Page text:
Transfected Cells were lysed with 500 μL lysis buffer and then immunoprecipitated overnight at 4 °C with anti-FLAG or MYC-agarose beads. The agarose beads were collected and washed three times with lysis buffer and eluted in SDS sample buffer. For endogenous protein interaction assays, the protein extract was immunoprecipitated by antibody or control serum (Santa Cruz Biotechnology). The precipitated protein was isolated and eluted by SDS-PAGE according to the manufacturer's instructions.

Analysis of tumor growth and metastasis in mice

All animal experiments were approved by the Institutional Animal Care Committee at Beijing Institute of Biotechnology. For subcutaneous model assay, 5 × 106 MDA-MB-231 cells stably carrying shBEND5 vector or control vector were subcutaneously inoculated into right flank of six-week-old female nude mice. One month later, the nude mice were euthanized at the specified time. The resected tumor was stored in liquid nitrogen, and the length and width of the visible tumor were recorded using calipers. The tumor volume was calculated according to the following formula: volume = (longest diameter × shortest diameter2)/2. For orthotopic model of fat pad injection assay, 5 × 106 MDA-MB-231 cells stably expressing BEND5 shRNA or control shRNA were injected into the inguinal fat pad of six-week-old female nude mice. One month later, the mice were imaged using the IVIS200 Imaging System (Xenogen Corporation, USA) and tumor cells in mice body was quantified with bioluminescence assay.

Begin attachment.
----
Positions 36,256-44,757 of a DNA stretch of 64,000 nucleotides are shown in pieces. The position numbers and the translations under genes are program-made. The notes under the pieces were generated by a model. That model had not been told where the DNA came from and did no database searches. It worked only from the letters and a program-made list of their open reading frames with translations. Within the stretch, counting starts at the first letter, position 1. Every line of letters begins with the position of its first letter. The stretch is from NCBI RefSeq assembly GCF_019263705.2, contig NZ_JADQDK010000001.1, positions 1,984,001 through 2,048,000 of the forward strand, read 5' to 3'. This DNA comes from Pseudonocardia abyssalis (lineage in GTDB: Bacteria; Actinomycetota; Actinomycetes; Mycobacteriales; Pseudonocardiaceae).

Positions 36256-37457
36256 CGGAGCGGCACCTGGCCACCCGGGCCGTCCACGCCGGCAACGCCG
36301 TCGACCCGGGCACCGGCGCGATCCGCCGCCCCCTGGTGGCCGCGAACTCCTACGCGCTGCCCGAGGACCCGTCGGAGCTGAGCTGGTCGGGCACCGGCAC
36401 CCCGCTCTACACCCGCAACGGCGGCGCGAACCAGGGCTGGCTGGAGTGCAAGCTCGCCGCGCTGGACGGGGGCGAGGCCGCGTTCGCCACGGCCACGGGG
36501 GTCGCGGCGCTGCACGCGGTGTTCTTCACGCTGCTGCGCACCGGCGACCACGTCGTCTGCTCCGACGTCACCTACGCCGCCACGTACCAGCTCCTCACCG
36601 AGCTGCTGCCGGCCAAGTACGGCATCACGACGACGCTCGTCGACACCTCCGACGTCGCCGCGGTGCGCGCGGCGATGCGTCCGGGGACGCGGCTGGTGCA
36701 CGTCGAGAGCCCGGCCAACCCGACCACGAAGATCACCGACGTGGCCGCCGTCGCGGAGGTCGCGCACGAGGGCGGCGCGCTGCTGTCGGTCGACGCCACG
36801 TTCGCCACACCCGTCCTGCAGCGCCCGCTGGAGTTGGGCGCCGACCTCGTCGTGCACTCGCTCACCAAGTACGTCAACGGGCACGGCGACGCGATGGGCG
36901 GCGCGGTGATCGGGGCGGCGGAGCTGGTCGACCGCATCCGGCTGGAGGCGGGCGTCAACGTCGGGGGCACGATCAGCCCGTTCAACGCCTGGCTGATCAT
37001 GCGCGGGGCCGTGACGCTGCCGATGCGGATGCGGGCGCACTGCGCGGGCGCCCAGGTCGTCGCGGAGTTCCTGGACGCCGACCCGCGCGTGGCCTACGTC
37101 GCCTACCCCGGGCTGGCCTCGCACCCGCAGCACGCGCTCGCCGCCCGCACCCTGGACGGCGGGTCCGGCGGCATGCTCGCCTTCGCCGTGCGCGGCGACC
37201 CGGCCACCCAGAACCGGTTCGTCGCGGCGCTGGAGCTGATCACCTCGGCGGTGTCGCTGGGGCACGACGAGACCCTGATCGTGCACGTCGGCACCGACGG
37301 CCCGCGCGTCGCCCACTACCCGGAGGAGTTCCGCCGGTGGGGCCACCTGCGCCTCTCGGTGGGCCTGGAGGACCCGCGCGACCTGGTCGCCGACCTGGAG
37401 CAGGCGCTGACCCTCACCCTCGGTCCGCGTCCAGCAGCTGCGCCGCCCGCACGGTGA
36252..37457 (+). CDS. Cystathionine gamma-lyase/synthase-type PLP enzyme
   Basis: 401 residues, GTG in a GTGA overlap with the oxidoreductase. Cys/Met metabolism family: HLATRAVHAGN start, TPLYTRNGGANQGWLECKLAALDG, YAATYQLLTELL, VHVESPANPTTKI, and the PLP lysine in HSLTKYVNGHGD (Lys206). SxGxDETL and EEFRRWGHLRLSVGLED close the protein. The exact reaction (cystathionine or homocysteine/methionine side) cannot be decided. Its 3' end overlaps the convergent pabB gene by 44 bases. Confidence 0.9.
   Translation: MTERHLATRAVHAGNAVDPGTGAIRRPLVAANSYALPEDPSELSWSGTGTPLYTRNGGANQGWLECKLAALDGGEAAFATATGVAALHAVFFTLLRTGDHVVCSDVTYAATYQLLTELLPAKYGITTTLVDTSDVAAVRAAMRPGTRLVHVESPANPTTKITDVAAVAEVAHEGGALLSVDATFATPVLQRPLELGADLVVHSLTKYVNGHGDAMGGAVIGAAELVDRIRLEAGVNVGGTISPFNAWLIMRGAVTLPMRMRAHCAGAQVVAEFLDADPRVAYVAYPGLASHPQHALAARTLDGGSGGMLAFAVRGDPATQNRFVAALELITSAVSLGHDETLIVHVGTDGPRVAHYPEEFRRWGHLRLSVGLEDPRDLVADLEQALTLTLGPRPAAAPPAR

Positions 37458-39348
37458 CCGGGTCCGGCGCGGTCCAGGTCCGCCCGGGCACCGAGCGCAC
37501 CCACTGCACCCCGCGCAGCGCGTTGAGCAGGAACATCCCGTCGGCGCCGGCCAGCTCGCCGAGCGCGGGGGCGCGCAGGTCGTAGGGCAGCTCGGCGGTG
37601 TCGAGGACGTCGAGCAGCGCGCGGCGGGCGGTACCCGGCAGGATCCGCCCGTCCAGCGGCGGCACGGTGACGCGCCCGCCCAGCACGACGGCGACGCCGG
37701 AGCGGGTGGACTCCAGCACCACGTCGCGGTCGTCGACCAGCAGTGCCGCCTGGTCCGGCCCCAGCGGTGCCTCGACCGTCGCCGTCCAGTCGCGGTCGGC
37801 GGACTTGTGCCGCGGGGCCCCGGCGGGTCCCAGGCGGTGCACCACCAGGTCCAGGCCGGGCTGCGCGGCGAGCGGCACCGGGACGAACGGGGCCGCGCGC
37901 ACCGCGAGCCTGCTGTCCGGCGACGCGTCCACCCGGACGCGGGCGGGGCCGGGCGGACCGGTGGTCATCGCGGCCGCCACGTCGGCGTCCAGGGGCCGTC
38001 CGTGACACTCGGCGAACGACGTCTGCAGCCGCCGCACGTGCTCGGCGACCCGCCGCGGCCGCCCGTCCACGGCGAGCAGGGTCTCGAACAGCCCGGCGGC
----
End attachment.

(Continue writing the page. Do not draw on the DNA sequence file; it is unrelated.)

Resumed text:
For tumor metastasis assay, 1 × 107 MDA-MB-231 cells stably carrying shBEND5 vector were injected into the tail vein of each nude mice. One month later, the mice were imaged using the IVIS200 Imaging System. All lung metastases were examined histologically after euthanasia.

Statistical analysis

The software GraphPad Prime 8.0 and Image J were used for statistical analysis and image processing of the experimental data. Student's t test was used to compare data between two groups, and analysis of variance (ANOVA) was used to compare several groups. Student's t test and Mann-Whitney test were used to analyze the relationship between clinicopathological characteristics and BEND5 in BC patients. All experiments were independently repeated for 3 times. Data were expressed as mean ± SD. P < 0.05 was defined as statistically significant difference.